Khrushchev and the Arms Race: Soviet Interests in Arms Control and Disarmament, 1954-1964

By Lincoln P. Bloomfield; Walter C. Clemens Jr. et al. | Go to book overview

19
The Soviet Interest in Détente and Agreements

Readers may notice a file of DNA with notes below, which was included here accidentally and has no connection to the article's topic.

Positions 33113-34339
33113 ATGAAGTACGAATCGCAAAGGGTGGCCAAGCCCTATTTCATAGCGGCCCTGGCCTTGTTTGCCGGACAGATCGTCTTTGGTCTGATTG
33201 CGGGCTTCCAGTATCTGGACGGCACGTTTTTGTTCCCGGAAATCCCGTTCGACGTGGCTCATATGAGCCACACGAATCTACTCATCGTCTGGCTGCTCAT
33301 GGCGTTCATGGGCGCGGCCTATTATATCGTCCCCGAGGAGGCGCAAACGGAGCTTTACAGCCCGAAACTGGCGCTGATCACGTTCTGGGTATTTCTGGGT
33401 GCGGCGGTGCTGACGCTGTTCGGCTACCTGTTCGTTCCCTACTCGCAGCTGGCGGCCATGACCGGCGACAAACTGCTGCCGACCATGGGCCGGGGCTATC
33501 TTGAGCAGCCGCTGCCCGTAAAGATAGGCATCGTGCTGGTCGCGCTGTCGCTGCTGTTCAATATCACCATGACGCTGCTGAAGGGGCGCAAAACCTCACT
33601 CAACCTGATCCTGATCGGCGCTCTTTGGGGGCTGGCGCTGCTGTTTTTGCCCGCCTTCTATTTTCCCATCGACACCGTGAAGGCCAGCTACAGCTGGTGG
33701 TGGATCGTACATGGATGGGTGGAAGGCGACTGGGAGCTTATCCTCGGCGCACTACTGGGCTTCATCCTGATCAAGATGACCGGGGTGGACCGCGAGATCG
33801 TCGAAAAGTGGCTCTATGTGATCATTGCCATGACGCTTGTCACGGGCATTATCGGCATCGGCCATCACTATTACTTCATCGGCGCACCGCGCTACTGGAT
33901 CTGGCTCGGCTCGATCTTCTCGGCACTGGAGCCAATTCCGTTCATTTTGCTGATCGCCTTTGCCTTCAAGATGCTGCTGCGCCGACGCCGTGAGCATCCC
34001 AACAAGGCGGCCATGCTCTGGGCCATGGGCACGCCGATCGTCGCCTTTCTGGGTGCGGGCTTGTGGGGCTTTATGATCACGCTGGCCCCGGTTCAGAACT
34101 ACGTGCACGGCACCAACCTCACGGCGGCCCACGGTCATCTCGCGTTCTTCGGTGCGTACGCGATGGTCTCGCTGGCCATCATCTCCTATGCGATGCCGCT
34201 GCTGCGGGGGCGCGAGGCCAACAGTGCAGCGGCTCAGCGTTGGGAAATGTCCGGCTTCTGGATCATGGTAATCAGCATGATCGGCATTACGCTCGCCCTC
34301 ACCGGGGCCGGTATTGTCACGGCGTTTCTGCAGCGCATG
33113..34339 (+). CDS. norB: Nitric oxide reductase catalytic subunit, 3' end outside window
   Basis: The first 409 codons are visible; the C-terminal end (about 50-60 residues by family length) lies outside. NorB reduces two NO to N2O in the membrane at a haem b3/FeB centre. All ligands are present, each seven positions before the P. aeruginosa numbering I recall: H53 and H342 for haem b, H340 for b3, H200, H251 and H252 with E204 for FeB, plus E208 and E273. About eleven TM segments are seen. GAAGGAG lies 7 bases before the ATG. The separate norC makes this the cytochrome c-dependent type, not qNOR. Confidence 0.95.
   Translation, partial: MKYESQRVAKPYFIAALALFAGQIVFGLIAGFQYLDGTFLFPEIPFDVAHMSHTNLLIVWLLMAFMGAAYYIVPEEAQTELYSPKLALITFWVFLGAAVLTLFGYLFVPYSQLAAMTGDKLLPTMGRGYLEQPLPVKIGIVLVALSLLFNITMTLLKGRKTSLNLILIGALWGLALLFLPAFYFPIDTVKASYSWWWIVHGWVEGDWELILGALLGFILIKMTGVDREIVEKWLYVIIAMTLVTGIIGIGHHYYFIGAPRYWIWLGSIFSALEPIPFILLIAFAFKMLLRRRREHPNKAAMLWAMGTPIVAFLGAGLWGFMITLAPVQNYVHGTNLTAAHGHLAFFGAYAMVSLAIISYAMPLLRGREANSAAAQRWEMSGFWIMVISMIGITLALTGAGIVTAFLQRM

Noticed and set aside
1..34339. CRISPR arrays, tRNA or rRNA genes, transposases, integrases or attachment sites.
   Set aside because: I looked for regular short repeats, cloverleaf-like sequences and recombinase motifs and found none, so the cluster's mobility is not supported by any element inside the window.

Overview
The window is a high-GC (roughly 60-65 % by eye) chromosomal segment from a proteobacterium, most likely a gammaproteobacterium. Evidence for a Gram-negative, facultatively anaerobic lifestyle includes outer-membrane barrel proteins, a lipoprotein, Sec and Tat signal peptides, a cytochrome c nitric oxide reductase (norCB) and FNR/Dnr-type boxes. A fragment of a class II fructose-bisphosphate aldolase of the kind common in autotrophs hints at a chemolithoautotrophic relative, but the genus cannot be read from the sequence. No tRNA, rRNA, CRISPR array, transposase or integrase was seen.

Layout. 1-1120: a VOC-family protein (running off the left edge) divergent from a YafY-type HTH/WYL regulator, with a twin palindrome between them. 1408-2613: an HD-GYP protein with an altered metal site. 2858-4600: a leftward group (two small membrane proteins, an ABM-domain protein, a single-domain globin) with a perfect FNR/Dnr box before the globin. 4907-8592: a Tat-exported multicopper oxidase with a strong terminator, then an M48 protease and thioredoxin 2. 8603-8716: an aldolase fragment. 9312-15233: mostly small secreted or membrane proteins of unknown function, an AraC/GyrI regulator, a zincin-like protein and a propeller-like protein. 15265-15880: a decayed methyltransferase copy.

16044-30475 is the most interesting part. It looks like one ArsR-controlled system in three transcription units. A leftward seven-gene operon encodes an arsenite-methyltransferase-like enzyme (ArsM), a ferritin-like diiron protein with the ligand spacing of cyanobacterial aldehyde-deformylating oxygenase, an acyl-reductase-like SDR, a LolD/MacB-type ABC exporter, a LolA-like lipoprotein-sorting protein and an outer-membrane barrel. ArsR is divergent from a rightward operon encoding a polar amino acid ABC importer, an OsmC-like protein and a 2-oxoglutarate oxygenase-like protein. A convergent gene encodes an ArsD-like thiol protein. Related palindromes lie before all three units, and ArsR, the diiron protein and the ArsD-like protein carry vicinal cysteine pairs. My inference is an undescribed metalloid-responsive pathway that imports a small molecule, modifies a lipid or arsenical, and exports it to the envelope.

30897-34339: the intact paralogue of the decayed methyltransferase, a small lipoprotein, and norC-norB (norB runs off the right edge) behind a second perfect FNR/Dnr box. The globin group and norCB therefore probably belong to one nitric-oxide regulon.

The Soviet approach to arms control and disarmament after the Cuban missile adventure was shaped by a contradictory process in which the pursuit of policies of conciliation and limited arms controls with the United States was countered by, and indeed sometimes stimulated, resistance to policy change. The evidence suggests (1) that Khrushchev and some of his associates were interested in a prolonged attenuation of the conflict with the United States; and (2) that such interest was only partially sufficient to overcome the many inhibitions to formal agreements. In the summary that follows, we first examine the nature of Soviet interests in a détente, then consider restraints on the Soviet ability to enter into formal agreements, and finally seek to place the conflict of interests on détente and arms control into the over-all framework that combined both conciliation and antagonism in the Soviet approach to the West during the period.

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